Personally, I'd say (particularly if you're doing an RPG and not a full blown trading sim) that you should calculate the cash value and availability in such a way as to grief the player pretty severely. Games already do this sort of thing with the typical "vendors sell at full value and buy at half value" thing. Hey, they gotta make a profit--and by any measure all that stuff you took off of dead bodies that you BLEW UP AND/OR HACKED TO BITS then shoved in your greasy backpack for a month to rattle around with PIES AND DEAD FISH should be in TERRIBLE condition. Any "rural" location should have a VERY low glut threshold for cash. And cities should have enormous invisible banks of cash that isn't normally available but keeps cash prices pretty stable. Plus, that would open the possibility for the player to (literally) rob a bank. You probably also want to divorce "quest rewards" from the economy calculations. So if the players screw up and go broke (or break the economy in some hilarious way), they can always go quest while things even themselves out.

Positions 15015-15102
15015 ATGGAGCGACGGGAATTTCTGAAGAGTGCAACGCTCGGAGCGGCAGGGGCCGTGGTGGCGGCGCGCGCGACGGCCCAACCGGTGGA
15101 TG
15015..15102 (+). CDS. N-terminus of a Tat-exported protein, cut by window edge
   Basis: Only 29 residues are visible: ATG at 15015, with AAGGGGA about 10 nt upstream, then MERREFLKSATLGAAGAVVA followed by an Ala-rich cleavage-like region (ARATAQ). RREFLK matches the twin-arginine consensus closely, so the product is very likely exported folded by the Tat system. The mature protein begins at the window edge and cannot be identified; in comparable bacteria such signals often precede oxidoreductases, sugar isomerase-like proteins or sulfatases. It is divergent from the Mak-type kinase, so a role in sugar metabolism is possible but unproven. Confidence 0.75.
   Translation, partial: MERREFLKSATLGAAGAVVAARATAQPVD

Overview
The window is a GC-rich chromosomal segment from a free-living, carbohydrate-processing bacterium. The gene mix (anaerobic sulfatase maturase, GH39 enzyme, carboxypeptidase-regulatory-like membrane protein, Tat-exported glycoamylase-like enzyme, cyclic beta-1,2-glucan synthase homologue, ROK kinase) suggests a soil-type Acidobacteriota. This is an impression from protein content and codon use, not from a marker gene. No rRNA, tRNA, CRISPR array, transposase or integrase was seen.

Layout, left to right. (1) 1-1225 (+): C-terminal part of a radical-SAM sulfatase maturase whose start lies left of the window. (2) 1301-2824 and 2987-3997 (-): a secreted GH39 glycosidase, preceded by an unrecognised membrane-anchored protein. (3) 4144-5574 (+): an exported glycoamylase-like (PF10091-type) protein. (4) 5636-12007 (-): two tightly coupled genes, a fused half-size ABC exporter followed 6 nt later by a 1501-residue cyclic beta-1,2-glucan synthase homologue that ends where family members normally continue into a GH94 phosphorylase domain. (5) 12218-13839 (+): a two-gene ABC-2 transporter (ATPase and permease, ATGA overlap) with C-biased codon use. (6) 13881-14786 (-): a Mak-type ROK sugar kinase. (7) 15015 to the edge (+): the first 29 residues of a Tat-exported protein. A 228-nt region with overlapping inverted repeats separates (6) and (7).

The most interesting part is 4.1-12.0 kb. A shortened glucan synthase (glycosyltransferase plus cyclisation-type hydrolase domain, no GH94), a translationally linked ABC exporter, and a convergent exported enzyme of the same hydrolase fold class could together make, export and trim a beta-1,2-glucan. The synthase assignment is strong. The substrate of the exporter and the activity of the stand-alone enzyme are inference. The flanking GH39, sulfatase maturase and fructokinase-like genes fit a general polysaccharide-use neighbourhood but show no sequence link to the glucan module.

That's the basic outline, but of course you can go much, much further. You can have traders who act to equalize goods levels across different economic zones, like this: Trader Joe walks between Capital City and Port City. When Trader Joe is in Capital City, a calculation runs that determines what good(s) have the greatest price difference per unit between Capital City and Port City. Trader Joe acquires a supply of those goods and takes them to Port City, where he runs the same calculation in reverse. Over time, the traders would act to level out the supply levels between those places. You don't have to have Trader Joe ACTUALLY "buy" and "sell" the goods, just "transport" them from place to place. You could even just run this as calculation and not have real "Traders" at all, but personally I'd think it would be more fun. Plus, again, your player can always attack the traders on the road and steal all their stuff. Or, on the other hand, the player can buy a store, stock it, "hire" someone to operate it and "hire" traders. So, is this sort of thing worth the trouble? That depends on what you're doing, of course, but systems like these do one thing really well--they help maintain interest in playing. Players generally break the economy in an RPG pretty quickly--they can buy not just everything they need, but anything they want. Only there's no point, because they don't need it and there's no benefit to having 3x as many healing potions as you could ever use instead of just 2x as many healing potions as you could ever use. An economy that actually functions dynamically can stave this off for a much longer time while simultaneously adding a whole level of emergent gameplay options. I also think that if you really wanted to go hardcore RPG Economy Sim, you could theoretically create an MMORPG where the economy basically IS the game. Although maybe that's more interesting as a thought experiment than as an actual game.